Sunday, June 27, 2010

Emotional tour of Gaza border

I was down in Sderot today, nothing special really, just catching up on some work when I decided to wander towards the border with Gaza behind Kibbutz Nir Am. Perhaps it is all the Gilad Shalit talk in the news since today marks 4 years since the Hamas bastard terrorists collectively punished our entire country by kidnapping Gilad. Yes, while the world accuses Israel of collective punishment, Israel is such a small country and we are really all one family, that when one of our soldiers is in trouble I truly believe that it is "collective punishment" for our entire country.

Anyway, about 100 yards from the border I stopped at a very moving and emotional lookout point over Gaza. This lookout point was dedicated by a family that lost their son in the infamous Israeli army helicopter tragedy back in 1997, in which he along with 72 other Israeli servicemen and women lost thier lives. This soldier's name was Assaf Siboni and in his memory his parents constructed 20 windchimes side by side, one for each year of his life. Now since Gaza is on the water (you can actually see the ocean from the lookout), it is very windy up there and the chimes are constantly banging into one another causing an almost haunting sound.

For me it was just very emotional. Sitting atop a hill overlooking Beit Hanoun, Beit Lahiyah, the ocean, the places where Jewish communities once stood in Northern Gaza, all with Gilad Shalit on my mind.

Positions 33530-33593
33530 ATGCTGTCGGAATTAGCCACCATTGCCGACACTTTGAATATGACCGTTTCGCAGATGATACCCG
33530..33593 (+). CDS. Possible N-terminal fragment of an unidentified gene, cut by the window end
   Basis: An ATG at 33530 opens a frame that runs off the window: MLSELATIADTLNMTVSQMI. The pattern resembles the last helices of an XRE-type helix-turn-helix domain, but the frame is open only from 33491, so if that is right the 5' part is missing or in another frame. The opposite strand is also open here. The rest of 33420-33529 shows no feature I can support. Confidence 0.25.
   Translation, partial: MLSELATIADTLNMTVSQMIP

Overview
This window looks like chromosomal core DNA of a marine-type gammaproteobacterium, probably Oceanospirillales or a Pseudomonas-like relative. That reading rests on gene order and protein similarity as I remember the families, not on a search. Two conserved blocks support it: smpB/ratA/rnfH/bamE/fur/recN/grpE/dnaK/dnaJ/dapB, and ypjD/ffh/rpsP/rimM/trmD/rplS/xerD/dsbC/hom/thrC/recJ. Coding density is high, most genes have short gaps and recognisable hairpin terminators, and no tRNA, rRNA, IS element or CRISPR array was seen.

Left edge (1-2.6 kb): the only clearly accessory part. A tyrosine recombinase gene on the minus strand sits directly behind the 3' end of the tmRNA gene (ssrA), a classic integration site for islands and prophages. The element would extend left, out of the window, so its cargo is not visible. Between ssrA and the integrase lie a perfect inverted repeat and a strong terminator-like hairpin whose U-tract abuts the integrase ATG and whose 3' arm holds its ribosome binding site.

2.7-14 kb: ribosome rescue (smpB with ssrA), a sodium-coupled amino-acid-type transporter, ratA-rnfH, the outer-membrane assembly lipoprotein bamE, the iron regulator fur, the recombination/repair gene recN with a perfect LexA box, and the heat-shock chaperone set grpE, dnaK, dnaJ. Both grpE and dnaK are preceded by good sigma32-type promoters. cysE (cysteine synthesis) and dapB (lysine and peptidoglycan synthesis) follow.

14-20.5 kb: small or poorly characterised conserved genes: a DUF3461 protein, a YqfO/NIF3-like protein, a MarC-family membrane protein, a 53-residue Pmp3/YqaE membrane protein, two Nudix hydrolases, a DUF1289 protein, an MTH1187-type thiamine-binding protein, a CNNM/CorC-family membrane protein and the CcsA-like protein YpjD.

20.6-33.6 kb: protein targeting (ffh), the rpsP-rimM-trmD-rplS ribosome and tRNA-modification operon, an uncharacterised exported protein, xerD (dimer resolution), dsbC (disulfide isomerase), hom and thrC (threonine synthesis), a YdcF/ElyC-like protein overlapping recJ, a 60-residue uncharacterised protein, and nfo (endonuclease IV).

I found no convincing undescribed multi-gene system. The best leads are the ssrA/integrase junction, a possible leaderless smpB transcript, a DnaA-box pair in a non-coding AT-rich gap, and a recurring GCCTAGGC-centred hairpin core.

I wonder how many people come to this spot, let alone know it exists. It is so close to Gaza, that the only movement in the area, other than the many birds of Israel, are army vehicles patrolling up and down the border. I was there alone, thinking of Gilad and wondering how he must have felt standing in a spot not that far from where I stood when he was brutally stripped of his freedom.

Don't get me wrong, I am not at all in favor of releasing Hamas prisoners with blood on their hands to free Gilad, nor do I judge his parents for doing everything in their power to have him released, but standing on that hill perhaps only a few miles from where he is, being held against his will, and listening to those windchimes banging into one another was a pretty emotional roller coaster for me.

After a few minutes of reflection, I got back in my car and headed back home to Jerusalem traveling through the almost entirely fortified town of Sderot. While things have been quiet there of late (aside from about 10 mortars fired over the weekend - yes, that is still relatively quiet compared to recent years), I have no doubt seeing all of the shelters being built in Sderot, that the next round of war is just around the corner.

Memorial plaque for Assaf Siboni Z'L

20 wind chimes in memory of Assaf Siboni Z'L

Starting a blog

OK, so I am jumping on the bandwagon perhaps way too late, but I've decided that I am going to start a blog. I don't know if I'll post daily, weekly, monthly, multiple times a day, or never, but I just feel like writing. There is so much going on here in Israel on a daily basis and I have very strong opinions on most subjects in the news that I feel it is time to make my feelings public. Yes, I already Facebook, tweet, etc, but this is something different. Here, I am not limited to 140 characters or to just friends, but to the entire Internet world. I hope these posts are enjoyable to read, informative, and somehow are able to make a difference in advancing what I think is in the best interests of the Jewish State of Israel. So here goes the ride.